Besides having access to great land, Bruno takes meticulous care in both the vineyard and the winery, where he is assisted by Philippe. Due to his great passion for the vineyard, Bruno spends as much time there as possible, and truly believes great wine starts in the vine. If the grapes that show up at the winery are not of utmost quality, even the most skilled winemaker in the world cannot make anything worthwhile with them. In order to produce great grapes, one must understand the how the geology works in Burgundy. The vineyards of Burgundy all run along rolling hills. The top of the hills are mostly limestone, and the bottom and valleys are heavily clay. The limestone (aside from allowing water to drain) tends to give the wines a more intense mineral character, while adding finesse at the same time. At the bottom of the hills, the soil is a rich heavy clay, which adds depth, intensity and complexity to the wines. Thus, the obvious choice for a perfect wine would be one that combines the finesse of limestone with the depth and intensity of clay: thus the vineyards in the middle of the hillsides that combine these two soil types tend to produce the best wines. Oddly enough, just about all the Grand Cru vineyards are located in this middle hill region. For this reason, Bruno feels that, “Avec les Grand Crus il n’y a pas de mauvaises anées” (with Grand Crus, there are no bad vintages). It comes down to a matter of respecting the geography and working with what you have. Some years can be greater and some can be lesser, but when treated well, the wine should never be bad.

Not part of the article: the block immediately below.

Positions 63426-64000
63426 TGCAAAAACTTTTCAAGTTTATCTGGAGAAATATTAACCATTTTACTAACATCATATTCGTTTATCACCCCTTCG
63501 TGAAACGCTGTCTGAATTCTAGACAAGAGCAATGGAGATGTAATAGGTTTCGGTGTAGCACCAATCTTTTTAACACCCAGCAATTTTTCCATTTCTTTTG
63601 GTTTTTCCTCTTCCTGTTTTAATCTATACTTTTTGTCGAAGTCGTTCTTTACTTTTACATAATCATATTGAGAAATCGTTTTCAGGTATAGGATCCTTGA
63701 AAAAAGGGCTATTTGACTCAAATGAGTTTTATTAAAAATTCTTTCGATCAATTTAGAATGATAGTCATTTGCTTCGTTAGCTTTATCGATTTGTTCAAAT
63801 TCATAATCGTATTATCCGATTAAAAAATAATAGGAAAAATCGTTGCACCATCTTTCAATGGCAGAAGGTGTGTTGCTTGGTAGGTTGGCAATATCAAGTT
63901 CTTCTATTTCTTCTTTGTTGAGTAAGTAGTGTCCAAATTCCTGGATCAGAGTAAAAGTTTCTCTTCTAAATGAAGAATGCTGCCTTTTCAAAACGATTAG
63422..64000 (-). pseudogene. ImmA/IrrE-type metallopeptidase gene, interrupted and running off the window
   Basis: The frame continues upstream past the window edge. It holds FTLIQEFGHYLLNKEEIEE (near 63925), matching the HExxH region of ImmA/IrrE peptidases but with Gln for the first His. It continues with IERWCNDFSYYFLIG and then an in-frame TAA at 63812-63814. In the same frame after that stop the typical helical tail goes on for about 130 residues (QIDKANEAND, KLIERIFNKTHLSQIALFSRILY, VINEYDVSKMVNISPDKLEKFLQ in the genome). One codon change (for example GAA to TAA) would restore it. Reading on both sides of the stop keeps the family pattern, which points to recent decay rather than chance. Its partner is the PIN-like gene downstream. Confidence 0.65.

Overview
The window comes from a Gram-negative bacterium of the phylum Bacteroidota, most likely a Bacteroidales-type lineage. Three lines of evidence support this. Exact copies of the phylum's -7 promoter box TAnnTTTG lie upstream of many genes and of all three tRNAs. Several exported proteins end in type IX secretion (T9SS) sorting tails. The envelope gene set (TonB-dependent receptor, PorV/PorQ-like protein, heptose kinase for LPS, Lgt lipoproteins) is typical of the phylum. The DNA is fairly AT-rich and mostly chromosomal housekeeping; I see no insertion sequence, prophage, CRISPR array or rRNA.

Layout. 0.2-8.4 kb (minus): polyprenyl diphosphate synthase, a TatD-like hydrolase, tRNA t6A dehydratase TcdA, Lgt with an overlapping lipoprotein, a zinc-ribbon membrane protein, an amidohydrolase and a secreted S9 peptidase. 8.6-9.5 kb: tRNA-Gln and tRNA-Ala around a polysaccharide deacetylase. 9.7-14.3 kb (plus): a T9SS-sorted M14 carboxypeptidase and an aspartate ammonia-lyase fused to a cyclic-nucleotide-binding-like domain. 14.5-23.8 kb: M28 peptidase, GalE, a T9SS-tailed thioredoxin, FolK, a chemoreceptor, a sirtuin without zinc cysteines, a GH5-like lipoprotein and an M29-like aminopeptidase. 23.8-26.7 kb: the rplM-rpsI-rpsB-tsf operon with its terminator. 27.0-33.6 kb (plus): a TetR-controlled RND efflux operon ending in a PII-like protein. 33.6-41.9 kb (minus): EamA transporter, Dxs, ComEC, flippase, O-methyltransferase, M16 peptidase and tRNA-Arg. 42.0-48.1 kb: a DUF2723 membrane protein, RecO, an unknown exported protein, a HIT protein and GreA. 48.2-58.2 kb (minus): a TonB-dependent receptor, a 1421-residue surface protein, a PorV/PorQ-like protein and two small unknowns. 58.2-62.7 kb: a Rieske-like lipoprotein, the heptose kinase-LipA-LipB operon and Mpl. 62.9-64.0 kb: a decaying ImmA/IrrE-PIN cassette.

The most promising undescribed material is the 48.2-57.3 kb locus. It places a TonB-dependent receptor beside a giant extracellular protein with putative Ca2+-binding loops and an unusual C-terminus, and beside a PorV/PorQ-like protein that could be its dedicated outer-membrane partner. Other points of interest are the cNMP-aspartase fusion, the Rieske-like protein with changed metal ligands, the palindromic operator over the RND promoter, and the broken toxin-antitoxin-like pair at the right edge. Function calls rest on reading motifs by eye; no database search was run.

When asked to compare the 2006 vintage to another one, both Philippe and Bruno agreed that while it might have some similarities here and there to other vintages, it really is something all on its own.

2006 Dom Bruno Clair Marsanny Les Vaudenelles
(Tasting notes to come.) -Mike Supple

2006 Dom Bruno Clair Marsanny Les Grasses Tetes
(Tasting notes to come.) -Mike Supple

2006 Bruno Clair Marsanny Le Longerois
(Tasting notes to come.) -Mike Supple

2006 Dom Bruno Clair Chambolle-Musigny Les Veroilles
Some of the younger vines in the Domaine ~15 years old.
(Tasting notes to come.) -Mike Supple

2006 Dom Bruno Clair Savigny-les-Beaune 1er Cru La Dominode
(Tasting notes to come.) -Mike Supple

2006 Dom Bruno Clair Gevrey-Chambertin 1er Cru La Petite Chapelle